Members of the House Trade Working Group emerged from a private meeting with President Barack Obama on Thursday feeling heartened about the prospects for revamping U.S. trade policy.
“We went to the White House to begin a genuine dialogue because there are trade agreements that many of us could support,” said Rep. Mike Michaud, chairman of the group. “We wanted this conversation to be one that gets away from the same old talking points, and I think we’re off to a good start.”
The Maine Democrat was one of nine lawmakers invited to the White House meeting, which was not listed on Obama’s daily schedule. He outlined for the president changes that he and others in the group want in a pending free-trade agreement with South Korea: clearer labor standards, more targeted tariff reduction for small and medium manufactures, and more focus on trade deficit reduction.
Above all, Michaud said, U.S. trade policy is simply due for an overhaul.
“While I remain concerned about this agreement, I believe there is a viable, alternative way forward on trade,” he said. “U.S. trade policy has not changed in the last 16 years, but it has changed our districts, and not for the better. That’s why making some improvements to the agreement and future ones to limit offshoring of jobs and promote U.S. manufacturing would be a good step forward.”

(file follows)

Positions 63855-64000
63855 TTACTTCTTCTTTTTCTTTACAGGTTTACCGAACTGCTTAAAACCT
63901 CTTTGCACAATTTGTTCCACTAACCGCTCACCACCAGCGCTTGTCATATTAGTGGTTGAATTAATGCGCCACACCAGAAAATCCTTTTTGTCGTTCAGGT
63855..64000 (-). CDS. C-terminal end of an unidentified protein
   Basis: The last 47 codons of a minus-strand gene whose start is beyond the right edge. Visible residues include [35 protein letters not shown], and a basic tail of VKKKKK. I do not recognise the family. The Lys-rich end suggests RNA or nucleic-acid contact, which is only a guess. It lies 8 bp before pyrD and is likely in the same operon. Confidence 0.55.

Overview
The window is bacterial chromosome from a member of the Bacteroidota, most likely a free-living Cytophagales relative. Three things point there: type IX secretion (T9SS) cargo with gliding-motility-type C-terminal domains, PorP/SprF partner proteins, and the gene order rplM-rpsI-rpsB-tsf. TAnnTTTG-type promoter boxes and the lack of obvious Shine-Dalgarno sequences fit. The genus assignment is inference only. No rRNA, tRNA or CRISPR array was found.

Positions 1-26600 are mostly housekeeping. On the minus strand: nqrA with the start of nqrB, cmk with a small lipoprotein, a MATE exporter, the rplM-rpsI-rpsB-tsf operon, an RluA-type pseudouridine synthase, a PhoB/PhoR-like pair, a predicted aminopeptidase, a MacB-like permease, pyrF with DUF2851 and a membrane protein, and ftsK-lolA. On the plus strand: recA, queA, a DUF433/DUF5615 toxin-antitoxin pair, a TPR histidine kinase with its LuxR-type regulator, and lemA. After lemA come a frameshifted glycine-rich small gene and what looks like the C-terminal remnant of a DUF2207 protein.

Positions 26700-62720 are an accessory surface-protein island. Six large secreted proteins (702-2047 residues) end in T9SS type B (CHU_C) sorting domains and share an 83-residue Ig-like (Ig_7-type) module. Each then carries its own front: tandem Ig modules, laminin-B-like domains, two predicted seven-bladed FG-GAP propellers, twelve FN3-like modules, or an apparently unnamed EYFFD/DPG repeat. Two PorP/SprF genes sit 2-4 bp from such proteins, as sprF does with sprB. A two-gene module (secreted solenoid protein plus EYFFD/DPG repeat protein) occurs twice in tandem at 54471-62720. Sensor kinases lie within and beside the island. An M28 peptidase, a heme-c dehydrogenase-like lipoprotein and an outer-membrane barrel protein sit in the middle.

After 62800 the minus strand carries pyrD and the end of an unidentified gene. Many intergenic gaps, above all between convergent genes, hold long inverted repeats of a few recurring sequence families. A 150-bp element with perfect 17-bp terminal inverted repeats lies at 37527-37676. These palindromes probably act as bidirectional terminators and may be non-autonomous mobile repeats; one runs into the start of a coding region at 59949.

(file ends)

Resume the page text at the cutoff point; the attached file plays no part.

Rep. Louise Slaughter, who also attended the meeting, called the discussion with Obama “constructive and positive.”
“The existing Korea FTA does not provide reciprocal market access for U.S. companies, which should be the starting point for anything we sign,” the New York Democrat said. “I hope that we use this meeting as a first step for a better trade policy.”
The working group has been critical of Obama’s interest in passing pending trade deals from President George W. Bush’s administration. Obama hit a setback when he failed to iron out differences in the South Korea pact last week during a trip to Asia, but Slaughter praised him for not rushing into an agreement that may not have included enough protections for U.S. workers.
“I’m glad that President Obama stood forcefully last week against a flawed free-trade agreement with Korea drafted by the last administration,” she said. “A bad deal is not better than no deal at all.”